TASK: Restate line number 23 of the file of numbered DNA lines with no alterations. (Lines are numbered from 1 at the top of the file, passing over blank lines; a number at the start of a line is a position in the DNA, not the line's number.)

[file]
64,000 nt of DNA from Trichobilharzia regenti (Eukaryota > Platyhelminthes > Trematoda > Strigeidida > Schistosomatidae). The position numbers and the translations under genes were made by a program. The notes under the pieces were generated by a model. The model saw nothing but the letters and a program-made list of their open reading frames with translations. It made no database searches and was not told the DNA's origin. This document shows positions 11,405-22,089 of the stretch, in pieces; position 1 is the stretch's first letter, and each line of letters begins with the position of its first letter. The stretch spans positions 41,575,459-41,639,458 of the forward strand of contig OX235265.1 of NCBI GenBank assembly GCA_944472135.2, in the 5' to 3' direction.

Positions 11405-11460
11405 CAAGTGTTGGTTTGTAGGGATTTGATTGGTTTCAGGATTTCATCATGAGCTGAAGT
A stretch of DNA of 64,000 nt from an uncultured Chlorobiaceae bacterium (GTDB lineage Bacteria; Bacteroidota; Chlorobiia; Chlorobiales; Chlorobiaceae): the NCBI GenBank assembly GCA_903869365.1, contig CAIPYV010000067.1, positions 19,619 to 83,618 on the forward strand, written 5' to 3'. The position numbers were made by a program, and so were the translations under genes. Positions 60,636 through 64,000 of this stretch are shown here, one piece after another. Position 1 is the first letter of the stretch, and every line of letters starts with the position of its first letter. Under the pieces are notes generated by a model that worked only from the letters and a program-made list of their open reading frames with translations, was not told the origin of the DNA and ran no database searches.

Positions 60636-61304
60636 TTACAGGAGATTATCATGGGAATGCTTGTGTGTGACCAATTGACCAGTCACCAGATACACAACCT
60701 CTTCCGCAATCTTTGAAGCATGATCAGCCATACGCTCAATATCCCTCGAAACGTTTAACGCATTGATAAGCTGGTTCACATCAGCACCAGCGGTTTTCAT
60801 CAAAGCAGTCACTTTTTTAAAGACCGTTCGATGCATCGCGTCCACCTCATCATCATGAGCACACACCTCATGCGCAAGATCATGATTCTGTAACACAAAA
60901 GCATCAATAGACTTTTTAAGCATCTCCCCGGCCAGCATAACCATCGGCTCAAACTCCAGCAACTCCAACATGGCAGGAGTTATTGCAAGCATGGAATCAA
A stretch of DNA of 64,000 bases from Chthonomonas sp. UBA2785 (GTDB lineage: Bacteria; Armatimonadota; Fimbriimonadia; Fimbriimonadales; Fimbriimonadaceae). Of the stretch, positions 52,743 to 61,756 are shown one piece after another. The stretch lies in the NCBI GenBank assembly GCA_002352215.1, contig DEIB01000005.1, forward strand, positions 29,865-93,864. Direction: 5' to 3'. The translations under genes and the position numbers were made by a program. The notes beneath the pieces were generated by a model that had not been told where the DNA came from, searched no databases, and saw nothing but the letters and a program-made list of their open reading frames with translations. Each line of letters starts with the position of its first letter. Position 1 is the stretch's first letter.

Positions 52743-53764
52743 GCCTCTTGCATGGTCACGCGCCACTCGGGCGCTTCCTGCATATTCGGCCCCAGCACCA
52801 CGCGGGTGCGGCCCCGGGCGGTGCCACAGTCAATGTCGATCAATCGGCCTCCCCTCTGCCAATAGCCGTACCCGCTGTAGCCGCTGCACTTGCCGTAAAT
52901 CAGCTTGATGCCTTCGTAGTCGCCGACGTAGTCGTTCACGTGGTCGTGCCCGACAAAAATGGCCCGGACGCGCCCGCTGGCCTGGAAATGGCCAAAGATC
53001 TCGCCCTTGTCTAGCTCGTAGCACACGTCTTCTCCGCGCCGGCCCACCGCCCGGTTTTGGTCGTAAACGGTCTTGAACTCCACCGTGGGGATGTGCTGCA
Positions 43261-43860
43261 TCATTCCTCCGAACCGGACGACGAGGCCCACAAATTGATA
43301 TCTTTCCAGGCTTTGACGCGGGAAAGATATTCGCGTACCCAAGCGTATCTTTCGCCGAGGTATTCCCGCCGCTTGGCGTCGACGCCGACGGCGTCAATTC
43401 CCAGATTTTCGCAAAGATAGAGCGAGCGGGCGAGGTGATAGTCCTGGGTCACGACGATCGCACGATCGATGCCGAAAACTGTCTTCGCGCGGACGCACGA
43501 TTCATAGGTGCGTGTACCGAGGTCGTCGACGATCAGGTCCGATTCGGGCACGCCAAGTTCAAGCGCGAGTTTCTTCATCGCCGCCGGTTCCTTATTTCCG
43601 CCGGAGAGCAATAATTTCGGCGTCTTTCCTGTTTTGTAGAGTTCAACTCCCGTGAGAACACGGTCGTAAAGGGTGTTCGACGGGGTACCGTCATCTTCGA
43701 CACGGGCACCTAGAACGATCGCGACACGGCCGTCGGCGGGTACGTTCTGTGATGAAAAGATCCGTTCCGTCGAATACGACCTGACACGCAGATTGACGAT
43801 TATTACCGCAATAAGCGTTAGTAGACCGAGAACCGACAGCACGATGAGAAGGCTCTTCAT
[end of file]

43801 TATTACCGCAATAAGCGTTAGTAGACCGAGAACCGACAGCACGATGAGAAGGCTCTTCAT